IRTA-Monells is sponsoring two boar taint workshops in Spain, December 2-3, the "EAAP working group on production and utilization of meat from entire male pigs" and on December 4, "International workshop on rapid detection methods." 

Surgical castration has been long used to prevent consumers from experiencing boar taint in pork from entire male pigs, which is a large problem in the European pig industry.

Because of animal welfare issues, the European Union (EU) now wants an alternative to surgical castration. The European Commission and representatives of European pig farmers, meat industry, traders, retailers, scientists and NGOs have recently committed themselves to plan to voluntarily end surgical castration of pigs in Europe by January 1, 2018 (European Declaration on alternatives to surgical castration of pigs; SANCO 2010).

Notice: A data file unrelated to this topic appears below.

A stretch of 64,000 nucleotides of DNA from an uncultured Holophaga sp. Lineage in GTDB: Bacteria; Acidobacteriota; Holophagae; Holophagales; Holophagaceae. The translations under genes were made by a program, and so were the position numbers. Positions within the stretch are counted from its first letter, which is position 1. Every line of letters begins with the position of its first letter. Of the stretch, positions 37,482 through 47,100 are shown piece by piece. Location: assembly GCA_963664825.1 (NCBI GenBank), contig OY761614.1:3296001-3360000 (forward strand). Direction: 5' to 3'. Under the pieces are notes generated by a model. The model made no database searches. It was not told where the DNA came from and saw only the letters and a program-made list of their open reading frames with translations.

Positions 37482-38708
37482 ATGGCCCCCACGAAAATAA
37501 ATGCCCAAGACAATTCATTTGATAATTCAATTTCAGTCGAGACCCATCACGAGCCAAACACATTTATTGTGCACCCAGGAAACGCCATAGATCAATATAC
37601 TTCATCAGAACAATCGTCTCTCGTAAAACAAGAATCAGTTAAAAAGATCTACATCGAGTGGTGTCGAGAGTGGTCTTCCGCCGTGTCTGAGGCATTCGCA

Regardless of future measures to reduce the incidence of boar taint at the production level (feeding regimes, selective breeding), there will be a need for rapid detection methods at the slaughter-line for sorting out tainted carcasses. This also provides an opportunity to have boar taint-free and quality assured products, that will contribute to consumers' acceptability of pork and pork products from entire male pigs.